Colombia was the largest market for U.S. agriculture exports in South America in 2007 with exports at a record $1.2 billion. Bulk commodity exports were $886 million, 73 percent of total exports, led by coarse grains, mostly corn, at $516 million, wheat at $209 million, soybeans at $91 million and cotton at $59 million. The leading intermediate products were soybean meal at $77 million and feeds and fodders at $63 million. The consumer-oriented products market is largely untapped with exports of only $108 million led by snack foods at $19 million and fresh fruit at $14 million.

Products receiving immediate duty-free treatment include high quality prime and choice beef, cotton, wheat, soybeans, apples, pears, cherries and many processed food products like frozen French fries and cookies. Pork tariffs are phased out over 5-10 years. Yellow and white corn will have tariff rate quotas (TRQ) with 12 year tariff phase-outs. Rice will have a TRQ with a phase-out of tariffs over 19 years and a safeguard for import surges. Chicken leg-quarter tariffs are phased out over 18 years with a TRQ. Dairy products will have TRQs with 11-15 year tariff phase-outs. Most vegetables have immediate tariff free access with the others free in five years. No agricultural products are excluded from tariff reductions. Colombia has also agreed to recognize the equivalence of our meat and poultry inspection systems and to adopt full OIE (World Organization for Animal Health) standards.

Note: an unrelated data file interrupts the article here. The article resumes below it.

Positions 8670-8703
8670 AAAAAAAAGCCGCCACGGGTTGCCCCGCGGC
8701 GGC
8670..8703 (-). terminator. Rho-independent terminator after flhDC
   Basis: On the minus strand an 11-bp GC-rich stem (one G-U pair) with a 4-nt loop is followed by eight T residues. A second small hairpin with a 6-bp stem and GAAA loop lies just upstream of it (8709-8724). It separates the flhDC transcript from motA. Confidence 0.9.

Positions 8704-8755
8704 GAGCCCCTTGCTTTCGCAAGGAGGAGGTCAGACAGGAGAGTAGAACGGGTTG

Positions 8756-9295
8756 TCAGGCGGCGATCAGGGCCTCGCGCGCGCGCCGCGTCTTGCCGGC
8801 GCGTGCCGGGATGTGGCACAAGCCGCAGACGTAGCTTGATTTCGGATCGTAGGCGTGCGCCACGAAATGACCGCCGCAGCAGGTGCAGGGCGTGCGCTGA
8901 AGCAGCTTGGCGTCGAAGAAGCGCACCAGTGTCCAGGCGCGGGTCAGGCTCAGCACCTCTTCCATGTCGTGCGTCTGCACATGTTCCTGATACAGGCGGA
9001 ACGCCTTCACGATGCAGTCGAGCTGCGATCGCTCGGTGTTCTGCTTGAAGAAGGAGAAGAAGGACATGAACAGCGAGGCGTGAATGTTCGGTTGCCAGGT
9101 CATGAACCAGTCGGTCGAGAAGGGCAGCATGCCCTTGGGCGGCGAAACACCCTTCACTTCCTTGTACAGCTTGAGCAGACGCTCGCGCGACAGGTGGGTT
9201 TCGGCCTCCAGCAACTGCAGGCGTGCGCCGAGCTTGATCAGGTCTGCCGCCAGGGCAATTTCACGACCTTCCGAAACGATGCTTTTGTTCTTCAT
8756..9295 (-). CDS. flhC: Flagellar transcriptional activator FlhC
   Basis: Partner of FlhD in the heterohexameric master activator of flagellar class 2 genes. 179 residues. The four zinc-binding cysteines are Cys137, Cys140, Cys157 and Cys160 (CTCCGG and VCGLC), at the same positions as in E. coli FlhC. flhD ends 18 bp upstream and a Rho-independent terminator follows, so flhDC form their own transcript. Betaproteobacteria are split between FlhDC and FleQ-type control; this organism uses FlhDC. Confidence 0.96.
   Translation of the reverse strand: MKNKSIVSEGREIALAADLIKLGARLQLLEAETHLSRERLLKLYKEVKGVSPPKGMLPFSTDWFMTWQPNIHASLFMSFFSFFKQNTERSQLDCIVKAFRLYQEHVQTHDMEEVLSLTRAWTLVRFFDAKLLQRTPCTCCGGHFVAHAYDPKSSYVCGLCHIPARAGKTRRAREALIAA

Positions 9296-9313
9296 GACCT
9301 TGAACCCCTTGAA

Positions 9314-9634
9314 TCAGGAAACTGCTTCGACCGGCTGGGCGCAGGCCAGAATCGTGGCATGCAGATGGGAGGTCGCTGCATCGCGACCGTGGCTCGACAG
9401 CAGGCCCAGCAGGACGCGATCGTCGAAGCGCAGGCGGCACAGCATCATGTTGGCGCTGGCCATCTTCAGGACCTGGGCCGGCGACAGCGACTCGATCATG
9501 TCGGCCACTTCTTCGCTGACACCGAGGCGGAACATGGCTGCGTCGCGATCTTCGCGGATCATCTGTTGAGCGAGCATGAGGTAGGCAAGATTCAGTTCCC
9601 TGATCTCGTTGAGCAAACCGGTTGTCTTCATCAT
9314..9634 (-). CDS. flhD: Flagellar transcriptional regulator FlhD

The U.S.-Colombia FTA is advantageous to the U.S. compared to the current one-way market access that favors Colombia.

Ross Korves

Ross Korves

Ross Korves served Truth about Trade & Technology, before it became Global Farmer Network, from 2004 – 2015 as the Economic and Trade Policy Analyst.

Researching and analyzing economic issues important to agricultural producers, Ross provided an intimate understanding regarding the interface of economic policy analysis and the political process.

Mr. Korves served the American Farm Bureau Federation as an Economist from 1980-2004. He served as Chief Economist from April 2001 through September 2003 and held the title of Senior Economist from September 2003 through August 2004.

Born and raised on a southern Illinois hog farm and educated at Southern Illinois University, Ross holds a Masters Degree in Agribusiness Economics. His studies and research expanded internationally through his work in Germany as a 1984 McCloy Agricultural Fellow and study travel to Japan in 1982, Zambia and Kenya in 1985 and Germany in 1987.